Category Archives: Hill Dog Image

First Snow Lichen

First snow this week settled on lawn and between lichen covered blue stone. Not much off rain with some sleet mixed in, the indifferent coating comprised of meager barely ripe flakes as is common this time of season.

Fat wet snowflakes sometimes describe the same pattern as lichen when they land on stone. 

Lichens it turns out, are two animals in one.

Wikipedia reports:
A lichen is a composite organism that arises from algae or cyanobacteria living among filaments of multiple fungi in a mutualistic relationship. The combined lichen has properties different from those of its component organisms…

Birch

This birch, too close to neighbor hemlock, grows leaning, finds sun where it can. This wet pale October shows little more color than this birch scar.

Maple splashes yellow here and faraway there. Squalls alternate sun, blue and wet across the sky. Playful youngsters now, they’ll mature as real cold sets, getting running starts from west of Erie.

Almost snow today, cold to soon come. Any last colors will present, dry and fall as seasons deepen.

October Morning Geese

While enjoying the temperature and clarity of a fine October morning, the distinctive honking of geese punctuated an otherwise calm mist rising from the valley.

After what seemed like minutes, the gaggle revealed itself. Flying at a considerable altitude, these birds were not commuting across the neighborhood; they were on their way with intent.

From the back of the yard, a doe snorts,  flashes buff from the tall grass, comes to attention, ears poised, eyes intent, gauging me as friend or threat.

The shadow crossing the sun and yard pulls my eyes up as a tree top turkey vulture pulses wings toward unobstructed sky.

Colors seep slowly stronger, gilding leaves and hills, on this fine October morning.

 

 

 

Woodchuck with Apple

For this being and it’s ilk, frequenting my backyard used to be a risky and dangerous behaviour – one with potentially fatal consequences.

A couple of decades ago, dog became frenzied, straining, nearly choking herself on her run every time a woodchuck came out of it’s hole under the outhouse. This went on for many days.

After several mornings of hunt and hide, I and my trusty .22 Browning lever action dispatched one of this critter’s ancestors on the very spot he now enjoys an apple.

Every once in a while over the past few weeks, for the first time in years, I’ve been enjoying target practice with that .22.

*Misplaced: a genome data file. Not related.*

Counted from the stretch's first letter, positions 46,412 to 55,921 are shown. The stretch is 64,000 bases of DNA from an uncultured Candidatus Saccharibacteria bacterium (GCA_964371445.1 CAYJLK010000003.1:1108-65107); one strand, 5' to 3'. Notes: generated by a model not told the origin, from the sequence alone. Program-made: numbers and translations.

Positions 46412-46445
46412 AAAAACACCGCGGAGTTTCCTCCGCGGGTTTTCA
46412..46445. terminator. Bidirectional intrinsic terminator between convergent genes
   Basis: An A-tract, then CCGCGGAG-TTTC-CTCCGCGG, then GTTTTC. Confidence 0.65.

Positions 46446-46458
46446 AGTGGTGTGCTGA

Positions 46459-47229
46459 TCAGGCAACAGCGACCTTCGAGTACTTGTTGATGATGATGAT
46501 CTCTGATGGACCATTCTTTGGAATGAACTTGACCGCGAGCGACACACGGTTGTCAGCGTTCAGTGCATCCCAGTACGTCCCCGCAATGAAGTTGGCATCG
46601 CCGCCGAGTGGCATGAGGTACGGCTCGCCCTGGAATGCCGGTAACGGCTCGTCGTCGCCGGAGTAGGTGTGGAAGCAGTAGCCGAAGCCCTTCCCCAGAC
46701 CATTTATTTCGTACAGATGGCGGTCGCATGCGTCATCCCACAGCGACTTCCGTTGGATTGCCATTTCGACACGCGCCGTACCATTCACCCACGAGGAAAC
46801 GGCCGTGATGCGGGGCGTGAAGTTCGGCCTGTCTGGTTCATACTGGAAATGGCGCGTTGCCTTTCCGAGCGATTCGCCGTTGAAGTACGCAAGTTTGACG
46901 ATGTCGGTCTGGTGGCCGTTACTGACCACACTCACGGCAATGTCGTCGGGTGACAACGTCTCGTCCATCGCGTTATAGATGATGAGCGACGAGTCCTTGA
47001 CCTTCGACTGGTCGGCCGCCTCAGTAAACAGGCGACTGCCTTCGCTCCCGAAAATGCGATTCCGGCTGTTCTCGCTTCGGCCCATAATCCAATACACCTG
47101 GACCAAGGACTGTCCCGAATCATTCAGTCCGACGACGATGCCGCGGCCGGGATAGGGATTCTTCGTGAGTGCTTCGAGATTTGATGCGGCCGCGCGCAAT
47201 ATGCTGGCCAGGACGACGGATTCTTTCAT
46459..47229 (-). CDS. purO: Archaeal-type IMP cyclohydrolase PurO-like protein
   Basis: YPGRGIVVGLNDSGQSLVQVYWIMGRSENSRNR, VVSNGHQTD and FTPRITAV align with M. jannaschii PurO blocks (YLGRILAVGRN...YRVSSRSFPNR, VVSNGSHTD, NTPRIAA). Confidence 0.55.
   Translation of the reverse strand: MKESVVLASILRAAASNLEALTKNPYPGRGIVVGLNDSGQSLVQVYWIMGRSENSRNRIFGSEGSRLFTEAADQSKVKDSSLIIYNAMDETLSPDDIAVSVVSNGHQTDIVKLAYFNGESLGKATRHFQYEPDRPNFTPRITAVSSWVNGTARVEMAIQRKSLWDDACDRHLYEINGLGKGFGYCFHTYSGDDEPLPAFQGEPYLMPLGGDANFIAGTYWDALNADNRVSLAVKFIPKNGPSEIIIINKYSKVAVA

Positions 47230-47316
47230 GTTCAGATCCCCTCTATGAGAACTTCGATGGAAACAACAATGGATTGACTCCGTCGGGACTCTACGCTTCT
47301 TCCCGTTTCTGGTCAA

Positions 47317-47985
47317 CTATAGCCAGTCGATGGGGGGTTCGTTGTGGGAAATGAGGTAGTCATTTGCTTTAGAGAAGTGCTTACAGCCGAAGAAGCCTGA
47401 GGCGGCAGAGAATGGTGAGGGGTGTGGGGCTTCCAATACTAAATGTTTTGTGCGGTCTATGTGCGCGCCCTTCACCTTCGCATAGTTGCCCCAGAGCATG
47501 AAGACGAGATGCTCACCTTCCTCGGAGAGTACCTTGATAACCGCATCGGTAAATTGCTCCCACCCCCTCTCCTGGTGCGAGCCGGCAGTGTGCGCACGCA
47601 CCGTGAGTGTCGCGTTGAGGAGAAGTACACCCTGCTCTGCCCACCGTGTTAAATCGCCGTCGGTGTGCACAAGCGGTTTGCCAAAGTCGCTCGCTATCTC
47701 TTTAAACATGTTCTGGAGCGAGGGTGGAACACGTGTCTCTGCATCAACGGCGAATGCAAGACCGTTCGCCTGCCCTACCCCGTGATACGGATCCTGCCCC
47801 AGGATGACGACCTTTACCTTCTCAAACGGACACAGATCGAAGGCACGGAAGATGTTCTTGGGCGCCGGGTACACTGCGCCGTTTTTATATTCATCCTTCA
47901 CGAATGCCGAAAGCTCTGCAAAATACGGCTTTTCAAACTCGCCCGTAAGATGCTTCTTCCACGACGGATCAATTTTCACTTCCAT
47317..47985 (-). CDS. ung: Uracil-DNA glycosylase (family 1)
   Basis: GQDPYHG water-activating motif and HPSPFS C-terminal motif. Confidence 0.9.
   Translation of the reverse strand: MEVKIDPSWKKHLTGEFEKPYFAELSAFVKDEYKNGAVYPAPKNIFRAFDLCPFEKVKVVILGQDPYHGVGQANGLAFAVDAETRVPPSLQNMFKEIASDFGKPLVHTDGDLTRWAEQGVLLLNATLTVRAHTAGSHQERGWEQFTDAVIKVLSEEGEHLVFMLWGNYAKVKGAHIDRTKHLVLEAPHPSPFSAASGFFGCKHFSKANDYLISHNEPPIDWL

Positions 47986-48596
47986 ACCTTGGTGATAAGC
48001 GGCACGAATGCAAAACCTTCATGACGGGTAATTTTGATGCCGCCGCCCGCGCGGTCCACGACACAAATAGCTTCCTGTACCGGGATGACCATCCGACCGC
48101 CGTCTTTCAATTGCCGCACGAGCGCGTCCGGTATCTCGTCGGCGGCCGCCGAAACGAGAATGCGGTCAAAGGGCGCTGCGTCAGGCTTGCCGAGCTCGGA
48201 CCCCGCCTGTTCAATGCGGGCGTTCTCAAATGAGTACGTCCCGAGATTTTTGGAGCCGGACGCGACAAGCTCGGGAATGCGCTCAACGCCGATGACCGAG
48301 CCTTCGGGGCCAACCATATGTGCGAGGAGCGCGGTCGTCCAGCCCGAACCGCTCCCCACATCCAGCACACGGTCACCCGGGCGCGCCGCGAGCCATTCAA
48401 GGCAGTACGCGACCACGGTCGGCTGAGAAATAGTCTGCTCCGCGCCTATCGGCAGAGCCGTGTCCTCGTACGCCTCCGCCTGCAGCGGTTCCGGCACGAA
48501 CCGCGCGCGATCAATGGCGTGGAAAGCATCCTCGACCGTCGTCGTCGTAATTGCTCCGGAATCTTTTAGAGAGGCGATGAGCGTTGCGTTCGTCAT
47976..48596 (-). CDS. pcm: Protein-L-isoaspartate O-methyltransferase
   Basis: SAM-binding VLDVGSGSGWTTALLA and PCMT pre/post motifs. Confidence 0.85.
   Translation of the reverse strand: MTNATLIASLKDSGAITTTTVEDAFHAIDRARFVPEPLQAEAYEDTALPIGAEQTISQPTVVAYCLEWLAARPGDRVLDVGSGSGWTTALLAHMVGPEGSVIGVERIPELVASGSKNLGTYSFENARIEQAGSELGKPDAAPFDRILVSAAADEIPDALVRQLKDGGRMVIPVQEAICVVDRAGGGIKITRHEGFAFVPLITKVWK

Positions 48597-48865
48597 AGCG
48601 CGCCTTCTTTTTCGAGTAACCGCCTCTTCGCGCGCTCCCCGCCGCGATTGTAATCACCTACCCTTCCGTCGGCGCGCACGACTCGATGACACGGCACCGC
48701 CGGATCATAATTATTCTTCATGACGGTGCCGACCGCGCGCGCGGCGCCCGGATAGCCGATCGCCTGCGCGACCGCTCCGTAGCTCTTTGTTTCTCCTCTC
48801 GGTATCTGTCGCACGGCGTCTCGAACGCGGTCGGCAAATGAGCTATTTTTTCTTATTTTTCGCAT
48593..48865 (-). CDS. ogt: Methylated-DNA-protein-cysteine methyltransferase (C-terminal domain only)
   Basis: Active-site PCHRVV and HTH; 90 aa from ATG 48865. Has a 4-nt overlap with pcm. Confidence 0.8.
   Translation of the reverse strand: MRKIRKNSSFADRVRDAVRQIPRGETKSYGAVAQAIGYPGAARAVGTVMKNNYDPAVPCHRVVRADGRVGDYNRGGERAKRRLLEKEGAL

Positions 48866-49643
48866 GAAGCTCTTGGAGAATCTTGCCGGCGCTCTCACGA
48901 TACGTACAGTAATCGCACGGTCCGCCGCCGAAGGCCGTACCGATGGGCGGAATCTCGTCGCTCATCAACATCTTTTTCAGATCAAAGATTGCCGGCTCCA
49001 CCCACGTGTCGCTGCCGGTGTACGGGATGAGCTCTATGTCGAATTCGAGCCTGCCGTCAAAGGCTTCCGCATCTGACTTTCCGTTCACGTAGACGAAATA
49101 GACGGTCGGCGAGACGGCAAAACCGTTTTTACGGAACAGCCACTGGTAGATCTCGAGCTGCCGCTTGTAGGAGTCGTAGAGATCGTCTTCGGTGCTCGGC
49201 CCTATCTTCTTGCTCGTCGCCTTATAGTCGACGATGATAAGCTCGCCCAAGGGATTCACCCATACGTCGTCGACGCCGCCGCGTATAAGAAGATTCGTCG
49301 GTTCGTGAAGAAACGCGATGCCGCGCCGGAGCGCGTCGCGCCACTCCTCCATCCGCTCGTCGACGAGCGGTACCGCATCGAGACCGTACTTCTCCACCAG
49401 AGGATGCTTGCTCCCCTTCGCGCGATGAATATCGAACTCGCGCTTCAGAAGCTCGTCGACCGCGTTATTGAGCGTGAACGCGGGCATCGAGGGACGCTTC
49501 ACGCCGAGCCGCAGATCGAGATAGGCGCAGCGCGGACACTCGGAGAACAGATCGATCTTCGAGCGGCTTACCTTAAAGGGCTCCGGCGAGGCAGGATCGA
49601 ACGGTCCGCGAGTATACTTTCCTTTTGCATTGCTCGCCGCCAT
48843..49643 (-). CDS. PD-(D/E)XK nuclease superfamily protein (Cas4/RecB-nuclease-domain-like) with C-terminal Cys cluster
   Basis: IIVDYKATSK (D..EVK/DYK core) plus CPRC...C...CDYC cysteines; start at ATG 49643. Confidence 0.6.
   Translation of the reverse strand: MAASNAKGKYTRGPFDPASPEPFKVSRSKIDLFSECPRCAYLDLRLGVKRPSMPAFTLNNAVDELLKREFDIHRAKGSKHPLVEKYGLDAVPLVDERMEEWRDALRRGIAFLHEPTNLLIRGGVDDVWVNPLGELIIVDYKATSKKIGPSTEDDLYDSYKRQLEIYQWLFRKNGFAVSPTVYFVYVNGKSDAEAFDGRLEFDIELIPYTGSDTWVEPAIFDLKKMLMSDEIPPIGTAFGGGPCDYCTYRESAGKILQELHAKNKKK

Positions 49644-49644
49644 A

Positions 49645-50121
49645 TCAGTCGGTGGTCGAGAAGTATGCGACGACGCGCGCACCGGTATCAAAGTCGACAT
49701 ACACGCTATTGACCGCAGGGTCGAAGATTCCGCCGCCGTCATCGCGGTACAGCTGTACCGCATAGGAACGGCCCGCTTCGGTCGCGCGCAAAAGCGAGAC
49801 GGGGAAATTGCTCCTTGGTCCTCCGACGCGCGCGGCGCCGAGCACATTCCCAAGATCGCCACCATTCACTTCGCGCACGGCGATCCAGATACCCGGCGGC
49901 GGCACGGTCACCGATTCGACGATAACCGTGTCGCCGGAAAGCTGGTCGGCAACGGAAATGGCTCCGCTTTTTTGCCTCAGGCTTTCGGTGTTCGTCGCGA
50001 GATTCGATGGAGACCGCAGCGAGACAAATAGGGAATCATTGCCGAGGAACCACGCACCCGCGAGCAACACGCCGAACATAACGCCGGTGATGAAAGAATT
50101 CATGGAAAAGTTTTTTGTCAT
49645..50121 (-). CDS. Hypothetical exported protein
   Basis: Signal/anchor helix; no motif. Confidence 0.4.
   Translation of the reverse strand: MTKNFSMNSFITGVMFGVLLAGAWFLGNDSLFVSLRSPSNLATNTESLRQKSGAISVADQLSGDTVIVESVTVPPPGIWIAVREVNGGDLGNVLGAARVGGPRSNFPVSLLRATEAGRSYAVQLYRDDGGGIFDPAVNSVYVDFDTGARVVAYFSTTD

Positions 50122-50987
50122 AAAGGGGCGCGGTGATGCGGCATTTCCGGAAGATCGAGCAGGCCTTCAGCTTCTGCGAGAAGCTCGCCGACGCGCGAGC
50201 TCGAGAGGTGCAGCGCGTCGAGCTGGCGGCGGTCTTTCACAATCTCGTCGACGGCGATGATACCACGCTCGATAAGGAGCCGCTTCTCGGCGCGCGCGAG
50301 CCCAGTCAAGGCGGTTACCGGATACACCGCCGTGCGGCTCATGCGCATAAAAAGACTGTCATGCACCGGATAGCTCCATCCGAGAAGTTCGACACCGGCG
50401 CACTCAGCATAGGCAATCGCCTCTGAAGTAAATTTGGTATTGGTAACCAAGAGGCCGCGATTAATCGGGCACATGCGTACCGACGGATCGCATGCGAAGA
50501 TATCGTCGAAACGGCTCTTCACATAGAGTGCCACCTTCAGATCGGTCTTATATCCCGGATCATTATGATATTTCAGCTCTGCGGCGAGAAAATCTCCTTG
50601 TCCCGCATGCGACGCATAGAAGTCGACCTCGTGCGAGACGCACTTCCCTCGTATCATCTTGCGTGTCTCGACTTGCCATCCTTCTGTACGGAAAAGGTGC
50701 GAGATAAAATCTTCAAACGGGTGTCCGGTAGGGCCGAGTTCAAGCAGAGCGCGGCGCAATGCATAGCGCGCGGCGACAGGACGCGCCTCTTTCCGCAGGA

I first looked through the open sites of that rifle around a half century ago. As my time with it accumulated, I became able to shoot far away paper targets, woodchucks and rabbits at will. Killed them all.

My backyard’s last dog has been gone for over a year. The woodchuck doesn’t really bother me that much. The way he eats apples, kind of reminds me of how a racoon handles food.

This summer, I’ve been reliably killing already chipped coffee cups and paper plates from well over one hundred feet; shooting as well as I can remember.

When hands and eyes were younger, I’d align the sites on the target, take a breath, hold still and pull the trigger.

Now, I align the sites on the target, try not to move, wait until the sites drift across the target and shoot.

Though they have many times before, lately, those sites never drift across woodchucks, racoons, or rabbits.

Fawn

It seems that there’s quite a population of fawn late this summer. A slow auto ride along neighborhood roads just around dusk reveals several doe and fawn within a mile or so.

For everyone’s benefit, all auto rides this time of year that time of day should be slow.

Earlier this week more than a dozen dragonflies swarmed the backyard. How many can you spot in the photo below?

White Geese

Meeting to allow substance abuse recovery center in Herrick Township
June 4 @ 7:00 pm
Herrick Township supervisors and the public will meet to discuss a change of use application allowing a substance abuse recovery center to operate on the current Stone Bridge Inn and Restaurant property. Monday June 4 7PM Township building

 

Unlike their cousins the snow geese who pass over in very early spring on their way back north and rarely rest in the neighborhood,  this couple floats around a local pond most of the time.

Wikipedia reports:

In Europe, northern Africa, and western Asia, the original domesticated geese are derived from the greylag goose Anser anser. In eastern Asia, the original domesticated geese are derived from the swan goose Anser cygnoides; these are commonly known as Chinese geese.

Both have been widely introduced in more recent times, and modern flocks in both areas (and elsewhere, such as Australia and North America) may consist of either species or hybrids between them.

Chinese geese may be readily distinguished from European geese by the large knob at the base of the bill, though hybrids may exhibit every degree of variation between the two species.